By Katherine Hodge, Project Archaeology Interim Program Lead

So far in the National Park blog series, we’ve discussed parks like Gates of the Arctic, which is known for tall mountains and gorgeous valleys, as well as the Everglades, which is known for its grass seas and diverse wildlife. Kentucky may not be known for epic scenery or lush tropics, but it is home to one National Park that is unlike any other: Mammoth Cave.

Stratigraphic layers in Mammoth Cave (Photo from Richmond Times-Dispatch)

Mammoth Cave National Park is located in Western Kentucky and is the worlds longest known cave. There are hundreds of miles of mapped cave passages, but the full extent of the cave system is still unknown. Though the name can be misleading, there have never been any mammoths found in the cave. The name instead refers to its sheer size.

Mammoth Cave National Park took millions of years to form into the cavernous expanse it is now. It is a solution cave, which means that it was formed by traveling rainwater. Rainwater would soak into the soil, which would make it acidic. As the acidic rainwater seeped further into the soil, it would reach the limestone bedrock and eat away at it. Eventually, the water corroded enough bedrock away to form small channels that water could flow through freely. The continuous flow of water only further widened the channels until they were large enough for people to walk through. This process takes a very long time. Scientists believe that it took millions of years for the acidic rainwater to create the first, small water channels.  After these were formed, it took another few million for the water channels to become as large as they are now.

This National Park doesn’t just have a long geologic history. Humans have been exploring the cave system for thousands of years. Archaeologists believe

Underground river in Mammoth Cave

that people have been in what we now call Kentucky for as long as 12,000 years. However, it was not until around 6000 years ago that people begin exploring the different cave entrances and tunnels. This was during the Late Archaic and early Woodland time periods when most were hunter gatherers.

More recently in time, around 3000 years ago, is when people began actively mining within the caves, in addition to exploring. The cave walls had soft minerals on them, like gypsum, mirabilite, and epsomite. People used mussel shells from nearby rivers to scrape the walls and collect the minerals, but archaeologist are not sure for what the minerals were used. Some believe that they could have been used as medicinal cures while others believe they served a ritual or ceremonial function. These ancient miners discovered around 19 miles of passageways. To navigate the confusing passages, the miners inscribed maps or messages in pictographs and petroglyphs upon the walls.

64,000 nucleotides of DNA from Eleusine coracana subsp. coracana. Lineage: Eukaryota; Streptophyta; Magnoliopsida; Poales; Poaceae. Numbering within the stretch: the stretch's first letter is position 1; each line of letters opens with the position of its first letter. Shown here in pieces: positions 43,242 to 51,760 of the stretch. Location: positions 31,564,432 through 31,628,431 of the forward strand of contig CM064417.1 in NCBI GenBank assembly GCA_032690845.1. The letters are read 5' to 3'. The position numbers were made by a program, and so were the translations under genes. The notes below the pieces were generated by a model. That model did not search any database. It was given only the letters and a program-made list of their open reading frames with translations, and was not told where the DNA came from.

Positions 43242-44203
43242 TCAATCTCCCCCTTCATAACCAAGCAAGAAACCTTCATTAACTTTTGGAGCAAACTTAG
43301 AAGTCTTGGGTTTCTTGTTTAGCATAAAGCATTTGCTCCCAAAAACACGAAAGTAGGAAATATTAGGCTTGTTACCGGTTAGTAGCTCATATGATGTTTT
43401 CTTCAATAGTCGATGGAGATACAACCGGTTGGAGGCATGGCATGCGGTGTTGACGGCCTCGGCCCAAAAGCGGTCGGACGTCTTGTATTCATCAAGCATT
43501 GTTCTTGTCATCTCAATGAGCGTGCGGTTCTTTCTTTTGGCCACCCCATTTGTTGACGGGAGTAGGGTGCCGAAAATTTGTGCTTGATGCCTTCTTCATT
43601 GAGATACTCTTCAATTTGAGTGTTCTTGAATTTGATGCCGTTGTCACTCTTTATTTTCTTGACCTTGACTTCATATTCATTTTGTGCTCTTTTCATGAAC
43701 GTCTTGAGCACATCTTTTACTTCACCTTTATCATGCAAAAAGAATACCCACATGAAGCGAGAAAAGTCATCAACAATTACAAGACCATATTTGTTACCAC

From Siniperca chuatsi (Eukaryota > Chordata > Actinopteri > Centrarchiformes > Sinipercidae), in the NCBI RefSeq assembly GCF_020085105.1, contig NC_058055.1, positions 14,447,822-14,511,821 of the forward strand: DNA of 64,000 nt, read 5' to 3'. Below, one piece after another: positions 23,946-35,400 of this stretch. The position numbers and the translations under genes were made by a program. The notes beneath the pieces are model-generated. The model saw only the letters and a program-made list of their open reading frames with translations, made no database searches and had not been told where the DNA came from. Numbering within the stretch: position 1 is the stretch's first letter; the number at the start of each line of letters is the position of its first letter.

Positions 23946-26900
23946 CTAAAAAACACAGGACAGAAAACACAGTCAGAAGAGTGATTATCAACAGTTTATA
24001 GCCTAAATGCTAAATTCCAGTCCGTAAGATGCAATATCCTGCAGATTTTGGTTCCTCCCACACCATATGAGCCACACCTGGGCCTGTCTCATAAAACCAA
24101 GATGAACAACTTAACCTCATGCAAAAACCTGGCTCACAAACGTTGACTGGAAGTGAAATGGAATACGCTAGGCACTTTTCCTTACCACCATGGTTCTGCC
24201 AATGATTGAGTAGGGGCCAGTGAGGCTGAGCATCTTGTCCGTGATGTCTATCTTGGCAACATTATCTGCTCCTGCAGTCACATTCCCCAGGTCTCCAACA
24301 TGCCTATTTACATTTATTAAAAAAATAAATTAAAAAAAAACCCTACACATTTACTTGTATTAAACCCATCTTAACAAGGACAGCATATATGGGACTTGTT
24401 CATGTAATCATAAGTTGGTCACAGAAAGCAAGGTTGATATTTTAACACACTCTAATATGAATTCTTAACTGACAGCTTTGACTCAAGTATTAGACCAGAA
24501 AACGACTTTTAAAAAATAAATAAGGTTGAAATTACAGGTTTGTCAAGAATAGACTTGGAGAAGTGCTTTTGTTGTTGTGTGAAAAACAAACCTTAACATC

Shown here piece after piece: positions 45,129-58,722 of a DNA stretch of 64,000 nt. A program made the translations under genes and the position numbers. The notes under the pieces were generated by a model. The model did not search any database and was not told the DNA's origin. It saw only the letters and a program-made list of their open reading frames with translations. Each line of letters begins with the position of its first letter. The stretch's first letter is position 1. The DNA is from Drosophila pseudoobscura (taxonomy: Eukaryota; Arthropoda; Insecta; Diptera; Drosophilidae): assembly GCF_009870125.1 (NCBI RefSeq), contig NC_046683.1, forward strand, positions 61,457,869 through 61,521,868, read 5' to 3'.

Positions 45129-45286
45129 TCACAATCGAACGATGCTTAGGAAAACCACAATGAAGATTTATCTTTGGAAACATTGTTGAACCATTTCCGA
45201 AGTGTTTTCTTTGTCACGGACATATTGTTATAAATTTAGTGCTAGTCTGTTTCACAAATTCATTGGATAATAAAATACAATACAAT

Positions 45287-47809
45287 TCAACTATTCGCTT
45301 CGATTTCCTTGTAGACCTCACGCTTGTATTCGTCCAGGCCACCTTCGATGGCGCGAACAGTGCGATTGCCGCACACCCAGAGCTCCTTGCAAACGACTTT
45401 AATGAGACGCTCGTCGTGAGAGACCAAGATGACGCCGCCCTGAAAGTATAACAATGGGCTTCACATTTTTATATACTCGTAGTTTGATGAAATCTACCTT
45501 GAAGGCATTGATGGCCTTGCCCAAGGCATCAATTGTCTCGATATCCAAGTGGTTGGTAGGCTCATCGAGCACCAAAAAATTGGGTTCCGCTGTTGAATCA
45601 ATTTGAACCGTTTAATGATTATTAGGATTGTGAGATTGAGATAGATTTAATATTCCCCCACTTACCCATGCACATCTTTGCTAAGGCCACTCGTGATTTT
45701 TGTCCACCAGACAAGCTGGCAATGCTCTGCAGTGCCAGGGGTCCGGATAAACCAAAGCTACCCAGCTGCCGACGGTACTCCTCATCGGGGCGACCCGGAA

The caverns at Mammoth Cave

People stopped mining in Mammoth Cave around 2000 years ago, though archaeologists are not sure why. Some theorize changing culture and traditions meant they no longer needed the minerals. Today, there are seven different nations associate with Mammoth Cave: the Shawnee Tribe, the Eastern Shawnee Tribe of Oklahoma, the Absentee Shawnee Tribe, the Chickasaw Nation, the Cherokee Nation, the Eastern Band of Cherokee Indians, and the United Keetoowah Band of Cherokee Indians.

Around three hundred years ago, settlers moved into the area. These settlers had large farms and enslaved people worked on them in the early 1800s. For some living and working nearby Mammoth Cave, they worked as the very first tour guides. For example, Steven Bishop, an enslaved man, worked in the caves giving tours for almost twenty years from 1838 to 1856. He is believed to be the first person to go beyond the “Bottomless Pit” landmark and see the unmapped areas beyond what had been previously explored. He gained his freedom in 1856, and he continued to work at Mammoth Cave as a guide. Some visitors commented that he was “almost as widely known as the Cave itself.”

Though human activity had been happening in and around the cave for thousands of years, it was only in 1924 that the Mammoth Cave National Park Association was formed. Its primary goal was to make the cave system a national park, and 17 years later in 1941 the park was created. In addition to being a National Park, Mammoth Cave is also a UNESCO world heritage site as well as a International Biosphere Reserve.

Today, Mammoth Cave National Park hosts around two million visitors a year, and over 500,000 of them going inside the caves to get a closer look at different geologic and archaeological features. It is Mammoth Cave’s impressive structures and fascinating history that make it a must-see National Park.

https://www.doi.gov/blog/mammoth-cave-explore-worlds-longest-cave

https://www.usgs.gov/science-support/osqi/yes/national-parks/mammoth-cave-national-park

https://www.nps.gov/maca/learn/nature/how-mammoth-cave-formed.htm

https://www.nps.gov/maca/learn/historyculture/native-americans.htm

https://www.nps.gov/maca/learn/historyculture/timeline.htm

https://www.nps.gov/people/stephen-bishop.htm

https://www.nps.gov/maca/learn/historyculture/native-americans.htm

https://www.nps.gov/maca/learn/nature/how-mammoth-cave-formed.htm